So I work 30 hours a week as a staff nurse on a cardiac surgical ward. I absolutely love my job but it can be very mentally and physically draining. Occupational health advised my ward manager that I should work a set shift pattern. Now due to staff shortages and such a busy work load work do not always stick to this shift pattern. When I’m working my set shift pattern I feel I’m able cope with work life as well as being a mother to 4 kids, two of which also have autism. When work do not follow my set shift pattern I can cope at work all be it im very tired and can get overwhelmed however everything at home becomes to much to bear.
I have tired explaining to work the importance of following my shift pattern but I can never seem to find the words face to face . I just get told well patients needs come first or that the staffing won’t allow my shifts, or to book annual leave to allow for my shifts and I back down. However I’m one week into the next 6 weeks of work not following my set shift and I can’t cope. I’ve already had a break down. I find my daughters autism to much to deal with as I’m too exhausted from work.
The reasons I asked for set shifts is because nursing is such a demanding job. My shift pattern allows me to have sufficient down time between shift. As I also have sensory processing issues. I also like knowing my shifts in advance as this settles my anxiety. What I struggle to explain is why my autism effects me so much emotionally maybe it’s because I don’t understand myself. Having a set pattern also helps ease my daughter anxiety about when I’m not home.
So my question are do work have to follow my shift pattern regardless off patient need and staffing?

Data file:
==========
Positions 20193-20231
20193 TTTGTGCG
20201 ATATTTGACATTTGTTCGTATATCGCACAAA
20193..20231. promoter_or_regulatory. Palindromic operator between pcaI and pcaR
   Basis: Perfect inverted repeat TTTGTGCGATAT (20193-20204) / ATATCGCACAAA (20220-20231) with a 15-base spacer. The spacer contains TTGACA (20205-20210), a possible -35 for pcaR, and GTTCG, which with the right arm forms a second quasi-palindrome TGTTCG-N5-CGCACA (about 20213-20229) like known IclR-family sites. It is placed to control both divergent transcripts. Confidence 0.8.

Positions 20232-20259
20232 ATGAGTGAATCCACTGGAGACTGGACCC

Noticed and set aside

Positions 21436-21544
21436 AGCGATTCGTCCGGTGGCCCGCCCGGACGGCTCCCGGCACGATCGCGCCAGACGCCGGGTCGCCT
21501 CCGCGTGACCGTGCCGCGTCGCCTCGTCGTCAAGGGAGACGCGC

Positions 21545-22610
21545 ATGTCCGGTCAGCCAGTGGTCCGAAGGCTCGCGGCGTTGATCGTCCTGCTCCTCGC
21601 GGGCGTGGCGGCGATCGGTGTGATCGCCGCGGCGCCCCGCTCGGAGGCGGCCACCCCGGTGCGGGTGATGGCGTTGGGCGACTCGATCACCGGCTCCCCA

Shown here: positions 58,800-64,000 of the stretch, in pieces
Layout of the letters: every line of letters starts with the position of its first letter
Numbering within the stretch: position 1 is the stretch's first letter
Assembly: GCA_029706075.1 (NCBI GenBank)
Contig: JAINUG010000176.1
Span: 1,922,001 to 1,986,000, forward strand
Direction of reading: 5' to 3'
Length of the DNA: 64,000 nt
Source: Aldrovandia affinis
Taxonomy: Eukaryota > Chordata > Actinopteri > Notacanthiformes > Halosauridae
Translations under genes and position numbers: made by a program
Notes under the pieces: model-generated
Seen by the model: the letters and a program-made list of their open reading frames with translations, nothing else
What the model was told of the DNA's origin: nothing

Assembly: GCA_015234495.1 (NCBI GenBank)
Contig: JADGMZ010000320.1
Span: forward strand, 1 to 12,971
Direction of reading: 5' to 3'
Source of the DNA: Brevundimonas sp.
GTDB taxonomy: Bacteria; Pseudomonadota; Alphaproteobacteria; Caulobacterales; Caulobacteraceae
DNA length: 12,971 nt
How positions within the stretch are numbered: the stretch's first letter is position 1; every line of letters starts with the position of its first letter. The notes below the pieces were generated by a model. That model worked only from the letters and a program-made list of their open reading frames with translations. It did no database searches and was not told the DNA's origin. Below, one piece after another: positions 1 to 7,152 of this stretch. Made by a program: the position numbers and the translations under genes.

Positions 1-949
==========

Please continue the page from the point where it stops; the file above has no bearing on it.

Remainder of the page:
How can I explain why I need these set shifts. As I’m sure they doubt I have autism as I cope(mask) so well at work.
What can I do if work insist on not sticking to my set shifts.
All help would be very much appreciated I don’t want to leave my job but I just can’t cope with them not sticking to my soft pattern.
If you are diagnosed with ASD then it's definitely a 'reasonable adjustment' to ask for, right?
I think even if you are undiagnosed you are still covered...?
NAS50303 said:Other nurses on my ward are on set shifts due to childcare needs, yet they always seem to get there set shifts.
If this is the case then it could be grounds for a claim of discrimination based on (sorry to put it this way) your 'disability' (autism) which means you have difficulty explaining why it is important for you to have set shifts.
If your non-disabled (I assume) colleagues are able to secure set shifts because they are better able to 'make their case' then I would say you are being discriminated against due to your inability to do the same, which arises as a direct result of your ASD...